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It's not really the contacts themselves that are great it's the fact that they let you cover your entire face without having glasses fog up.
I disagree that contacts, especially gas permeable, aren't great, but I get and got your original intent. Yes, the ability to cover your entire face is important in the winter. Men have it a tad easier.

Last edited by tpreitzel; 11-25-07 at 12:40 AM.
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Old 11-25-07, 03:52 AM   #11
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I recently got some new-tech oaysis contacts to try so I can wear goggles more comfortably on the moto and extreme biking than with glasses. They still dry out my eyes in warmer weather, like the old contacts did. The cold, dry wind would not fare well.

The vented goggles still fog up when working hard or not moving, but they do keep the face comfortable with a balaclava. I don't ride in traffic much, mostly trails and the 6.5 miles to get there right now. I'm getting prepared to start touring, I don't want to mess with contacts so will probably stick with my large prescription safety glasses. They fog up quite easily but also dissipate quickly.

I'm curious how resistant the Wiley-x goggles are to fogging? I believe last I looked they had a vented model too. I wish my insurance covered them, I wouldn't hesitate finding out.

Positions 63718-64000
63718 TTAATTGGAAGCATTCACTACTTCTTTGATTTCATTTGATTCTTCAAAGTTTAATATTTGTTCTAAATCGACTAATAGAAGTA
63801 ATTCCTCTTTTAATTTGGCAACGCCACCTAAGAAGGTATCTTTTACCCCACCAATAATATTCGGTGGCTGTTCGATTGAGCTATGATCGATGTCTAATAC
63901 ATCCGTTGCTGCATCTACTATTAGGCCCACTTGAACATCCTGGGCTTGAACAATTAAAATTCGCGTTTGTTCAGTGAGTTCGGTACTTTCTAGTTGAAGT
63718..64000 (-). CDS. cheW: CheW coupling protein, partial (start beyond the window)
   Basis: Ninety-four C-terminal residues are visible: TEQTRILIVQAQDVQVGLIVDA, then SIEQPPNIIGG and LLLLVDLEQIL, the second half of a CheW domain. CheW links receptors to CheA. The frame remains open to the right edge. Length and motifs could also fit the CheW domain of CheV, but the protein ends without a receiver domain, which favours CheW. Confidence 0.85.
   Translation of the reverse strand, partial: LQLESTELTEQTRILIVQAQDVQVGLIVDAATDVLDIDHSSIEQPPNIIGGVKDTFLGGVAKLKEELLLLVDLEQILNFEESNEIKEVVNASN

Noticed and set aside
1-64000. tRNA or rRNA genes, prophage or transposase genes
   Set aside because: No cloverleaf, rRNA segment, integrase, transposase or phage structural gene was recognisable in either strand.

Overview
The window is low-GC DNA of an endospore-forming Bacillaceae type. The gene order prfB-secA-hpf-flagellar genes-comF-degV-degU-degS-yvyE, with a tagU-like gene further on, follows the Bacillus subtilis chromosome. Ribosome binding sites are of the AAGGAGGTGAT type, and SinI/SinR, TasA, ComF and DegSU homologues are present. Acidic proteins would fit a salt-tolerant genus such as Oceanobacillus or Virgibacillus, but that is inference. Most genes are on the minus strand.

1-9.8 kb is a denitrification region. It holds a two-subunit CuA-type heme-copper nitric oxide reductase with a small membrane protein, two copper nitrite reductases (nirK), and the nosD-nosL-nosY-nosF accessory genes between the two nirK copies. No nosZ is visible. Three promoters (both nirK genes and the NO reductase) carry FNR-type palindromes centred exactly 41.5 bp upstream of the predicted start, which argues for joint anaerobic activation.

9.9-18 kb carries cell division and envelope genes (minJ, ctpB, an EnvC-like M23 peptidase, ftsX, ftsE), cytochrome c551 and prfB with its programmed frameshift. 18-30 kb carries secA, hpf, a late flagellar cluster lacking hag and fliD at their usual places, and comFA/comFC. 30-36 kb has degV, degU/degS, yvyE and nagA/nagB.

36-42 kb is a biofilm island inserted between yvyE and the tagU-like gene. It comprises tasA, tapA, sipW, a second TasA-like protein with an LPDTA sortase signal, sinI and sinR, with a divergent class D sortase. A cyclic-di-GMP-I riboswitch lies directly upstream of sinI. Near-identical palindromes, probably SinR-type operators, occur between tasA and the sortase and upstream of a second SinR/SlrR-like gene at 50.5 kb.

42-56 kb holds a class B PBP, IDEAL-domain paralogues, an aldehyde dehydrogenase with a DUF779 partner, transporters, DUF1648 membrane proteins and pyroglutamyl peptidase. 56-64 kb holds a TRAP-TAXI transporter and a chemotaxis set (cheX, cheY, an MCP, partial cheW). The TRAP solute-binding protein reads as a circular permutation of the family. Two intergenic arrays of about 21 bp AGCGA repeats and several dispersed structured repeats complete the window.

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Old 11-25-07, 08:51 AM   #12
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My experience with Wiley-x goggles is that they fog badly - can't remember the model.
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Old 11-25-07, 10:30 AM   #13
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My experience with Wiley-x goggles is that they fog badly - can't remember the model.
They do fog at times. My experience is pretty much any single lens solution will fog. The only good goggles I have ever owned were double lens.

That being said, with some anti fog and wearing them slightly loose (so you can get airflow) they aren't horrible. They still fog up when I stop, but my glasses do that as well.

Benefit is that I picked them up on ebay for about $40 so they were the most cost effective solution so far.

They don't fog the rest of the year when I wear them just as sunglasses.

-D